Harrisburg Diocese fights for dismissal of lawsuit by man who says Catholic priests raped him in the 1960s
By Matt Miller
September 25, 2019
The Roman Catholic Diocese of Harrisburg is pressing hard for the dismissal of a lawsuit filed by a man who claims two priests repeatedly raped him when he was an altar boy more than 50 years ago.
The attorneys for that man, who now lives in Missouri, are fighting just as hard to keep the case on track for a trial in Dauphin County Court.
The legal battle is just the latest to erupt since a state grand jury last year released a scathing report on child sexual abuse by Catholic clergy in Pennsylvania.
That report has prompted apologies by bishops and church leaders all the way up to Pope Francis. It also led Bishop Ronald Gainer of the Harrisburg Diocese to release the names of 71 people in the diocese, including priests, who were accused of sexual improprieties.
The suit by the Missouri man, whose name is being withheld by PennLive because he claims to be the victim of sex crimes, also was triggered by the grand jury report. Before its release, he didn’t realize there was a decades-long “conspiracy” among diocese leaders to shield predator priests, the man contends in his suit.
The man, now 67, claims he was sexually assaulted and repeatedly sodomized by two now-dead priests, Father Raymond Daugherty and Father Walter Sempko, at Saint Joseph’s Roman Catholic Church in the early 1960s.
He seeks unspecified financial damages from the diocese on allegations of fraud and conspiracy. He claims bishops concealed reports of sexual abuse and protected priests who committed such acts, allowing them to keep preying on unwitting victims.
In preliminary objections, the diocese is seeking dismissal of the suit on an array of grounds. For starters, it claims the 52-year delay in filing suit over the alleged abuse merits termination of the case.
The diocese notes as well that since both of the accused priests are dead, they can’t be questioned about the man’s claims. Also, the diocese contends the suit is too vague, that it contains no allegations that Daugherty and Sempko were named as predator priests by the grand jury and that it does not indicate whether the Missouri man ever reported his supposed molestations to anyone at the diocese.
As a whole, the man’s allegations “are entirely threadbare and utterly nonspecific, rendering the diocese and Bishop Gainer unable to prepare a proper defense or response,” the diocese contends.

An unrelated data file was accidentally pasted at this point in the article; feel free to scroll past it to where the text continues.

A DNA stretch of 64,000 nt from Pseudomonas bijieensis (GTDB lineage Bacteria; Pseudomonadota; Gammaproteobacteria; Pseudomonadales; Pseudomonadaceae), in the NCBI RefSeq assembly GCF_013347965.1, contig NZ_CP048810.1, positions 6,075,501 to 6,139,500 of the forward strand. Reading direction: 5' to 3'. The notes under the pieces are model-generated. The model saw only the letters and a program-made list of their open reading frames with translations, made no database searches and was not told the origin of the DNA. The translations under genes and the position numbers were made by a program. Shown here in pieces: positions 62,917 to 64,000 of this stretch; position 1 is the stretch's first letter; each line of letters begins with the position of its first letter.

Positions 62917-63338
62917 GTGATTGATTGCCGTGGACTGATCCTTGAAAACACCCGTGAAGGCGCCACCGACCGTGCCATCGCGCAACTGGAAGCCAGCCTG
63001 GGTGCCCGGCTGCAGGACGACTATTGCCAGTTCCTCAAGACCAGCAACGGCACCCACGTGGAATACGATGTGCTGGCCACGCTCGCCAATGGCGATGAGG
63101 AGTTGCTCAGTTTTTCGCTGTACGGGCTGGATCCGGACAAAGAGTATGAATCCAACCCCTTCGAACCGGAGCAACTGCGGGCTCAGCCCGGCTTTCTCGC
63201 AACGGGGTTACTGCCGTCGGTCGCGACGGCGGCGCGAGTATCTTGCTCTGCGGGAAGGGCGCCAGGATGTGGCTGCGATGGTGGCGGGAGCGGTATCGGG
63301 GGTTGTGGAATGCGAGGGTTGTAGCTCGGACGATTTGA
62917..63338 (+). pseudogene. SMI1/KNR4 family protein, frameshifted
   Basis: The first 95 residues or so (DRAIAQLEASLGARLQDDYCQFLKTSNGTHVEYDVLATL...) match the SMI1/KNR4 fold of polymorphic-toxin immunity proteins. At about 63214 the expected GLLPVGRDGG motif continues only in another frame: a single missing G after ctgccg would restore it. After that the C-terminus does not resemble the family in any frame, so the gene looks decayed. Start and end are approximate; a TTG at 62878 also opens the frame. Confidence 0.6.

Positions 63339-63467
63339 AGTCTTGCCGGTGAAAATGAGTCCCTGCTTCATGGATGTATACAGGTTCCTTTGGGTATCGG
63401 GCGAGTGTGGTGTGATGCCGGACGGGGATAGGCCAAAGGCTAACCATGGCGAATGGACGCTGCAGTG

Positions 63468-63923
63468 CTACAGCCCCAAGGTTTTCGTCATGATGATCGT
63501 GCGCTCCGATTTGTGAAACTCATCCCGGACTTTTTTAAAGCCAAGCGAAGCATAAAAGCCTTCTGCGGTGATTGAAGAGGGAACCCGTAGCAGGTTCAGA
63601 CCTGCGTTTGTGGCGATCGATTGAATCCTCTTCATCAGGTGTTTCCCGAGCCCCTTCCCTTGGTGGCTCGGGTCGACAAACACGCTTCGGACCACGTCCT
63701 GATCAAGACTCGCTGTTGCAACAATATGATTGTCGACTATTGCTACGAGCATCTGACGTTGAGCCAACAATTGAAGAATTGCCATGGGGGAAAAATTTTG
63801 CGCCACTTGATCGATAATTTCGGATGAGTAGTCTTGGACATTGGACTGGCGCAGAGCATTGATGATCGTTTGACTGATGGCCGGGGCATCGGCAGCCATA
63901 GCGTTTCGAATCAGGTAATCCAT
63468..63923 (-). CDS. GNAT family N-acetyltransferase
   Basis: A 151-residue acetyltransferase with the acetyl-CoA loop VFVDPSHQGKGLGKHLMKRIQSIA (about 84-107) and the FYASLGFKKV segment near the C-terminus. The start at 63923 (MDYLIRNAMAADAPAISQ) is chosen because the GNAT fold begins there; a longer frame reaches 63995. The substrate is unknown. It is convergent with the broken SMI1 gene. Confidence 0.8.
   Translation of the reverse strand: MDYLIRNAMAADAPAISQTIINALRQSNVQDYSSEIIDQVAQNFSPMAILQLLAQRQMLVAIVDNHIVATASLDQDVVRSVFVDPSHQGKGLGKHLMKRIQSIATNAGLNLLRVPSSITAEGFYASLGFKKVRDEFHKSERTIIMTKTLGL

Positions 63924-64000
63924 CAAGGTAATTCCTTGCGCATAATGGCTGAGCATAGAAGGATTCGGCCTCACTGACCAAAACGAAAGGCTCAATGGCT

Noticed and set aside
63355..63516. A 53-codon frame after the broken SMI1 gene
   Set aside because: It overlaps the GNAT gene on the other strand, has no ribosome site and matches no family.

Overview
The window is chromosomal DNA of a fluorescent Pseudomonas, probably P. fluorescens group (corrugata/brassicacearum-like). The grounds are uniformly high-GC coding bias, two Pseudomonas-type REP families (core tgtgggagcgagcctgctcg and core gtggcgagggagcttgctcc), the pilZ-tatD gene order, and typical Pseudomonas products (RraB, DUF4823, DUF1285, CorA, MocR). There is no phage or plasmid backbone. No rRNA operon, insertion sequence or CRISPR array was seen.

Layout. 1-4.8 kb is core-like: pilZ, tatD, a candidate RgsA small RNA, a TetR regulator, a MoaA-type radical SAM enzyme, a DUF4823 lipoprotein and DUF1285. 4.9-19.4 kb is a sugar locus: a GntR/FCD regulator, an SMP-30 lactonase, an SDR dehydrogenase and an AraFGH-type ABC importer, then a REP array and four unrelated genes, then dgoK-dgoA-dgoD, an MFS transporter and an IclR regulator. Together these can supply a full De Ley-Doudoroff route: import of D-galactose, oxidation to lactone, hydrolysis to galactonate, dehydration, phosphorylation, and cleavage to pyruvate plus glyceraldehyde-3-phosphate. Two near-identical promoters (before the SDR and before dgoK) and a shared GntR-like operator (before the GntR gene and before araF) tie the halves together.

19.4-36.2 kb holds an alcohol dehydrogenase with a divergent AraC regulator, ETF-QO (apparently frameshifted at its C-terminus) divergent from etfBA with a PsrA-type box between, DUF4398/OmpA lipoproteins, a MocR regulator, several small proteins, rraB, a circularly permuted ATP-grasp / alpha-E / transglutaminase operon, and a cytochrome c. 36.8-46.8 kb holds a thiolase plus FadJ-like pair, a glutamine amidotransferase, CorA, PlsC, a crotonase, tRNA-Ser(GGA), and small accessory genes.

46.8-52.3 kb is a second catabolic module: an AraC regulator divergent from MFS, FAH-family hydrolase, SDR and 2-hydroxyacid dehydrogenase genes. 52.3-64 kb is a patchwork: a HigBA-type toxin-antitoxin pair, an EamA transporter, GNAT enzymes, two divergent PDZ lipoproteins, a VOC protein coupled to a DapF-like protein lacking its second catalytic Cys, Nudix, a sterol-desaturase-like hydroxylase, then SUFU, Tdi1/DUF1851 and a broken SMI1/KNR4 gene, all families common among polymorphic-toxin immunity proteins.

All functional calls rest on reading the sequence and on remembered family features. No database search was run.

The Missouri man’s attorneys are countering by arguing the diocese must have known for years about abuse committed by predator priests.
“Bishop Gainer clearly had sufficient information to identify 71 child predators within the Harrisburg Diocese over a period of decades,” they noted. “In essence, (Gainer) has publicly admitted that his predecessors were complicit in the cover-up.”
The Missouri man’s lawyers also cited a Superior Court ruling in the so-called Rice case as grounds for allowing the suit to move forward. That decision was issued in June when the Superior Court reinstated a lawsuit by a woman who claims she was molested by a pedophile priest in the Catholic Diocese of Altoona-Johnstown in the 1970 and 80s.
The Rice ruling, which is being challenged before the state Supreme Court, voided a Blair County judge’s dismissal of the woman’s case on statute of limitations grounds. The Superior Court decision effectively expands the time frame for victims to sue the church on priest abuse claims, the Missouri man’s lawyers contend.
They argue that the suit against the Harrisburg Diocese defendants should go to trial so church officials can try to convince a jury “that they did not commit fraud in failing to disclose for decades the molestation and rape of innocent children until after the grand jury report.”
The Harrisburg Diocese has established a fund to compensate victims of predator priests. In mid-August it reported that, $12.1 million in payouts had been made to 106 victims. The average payment was about $114,000.
Requests for compensation had to be filed with the diocese by May 2019. The Missouri man’s suit was filed in the county court in late July.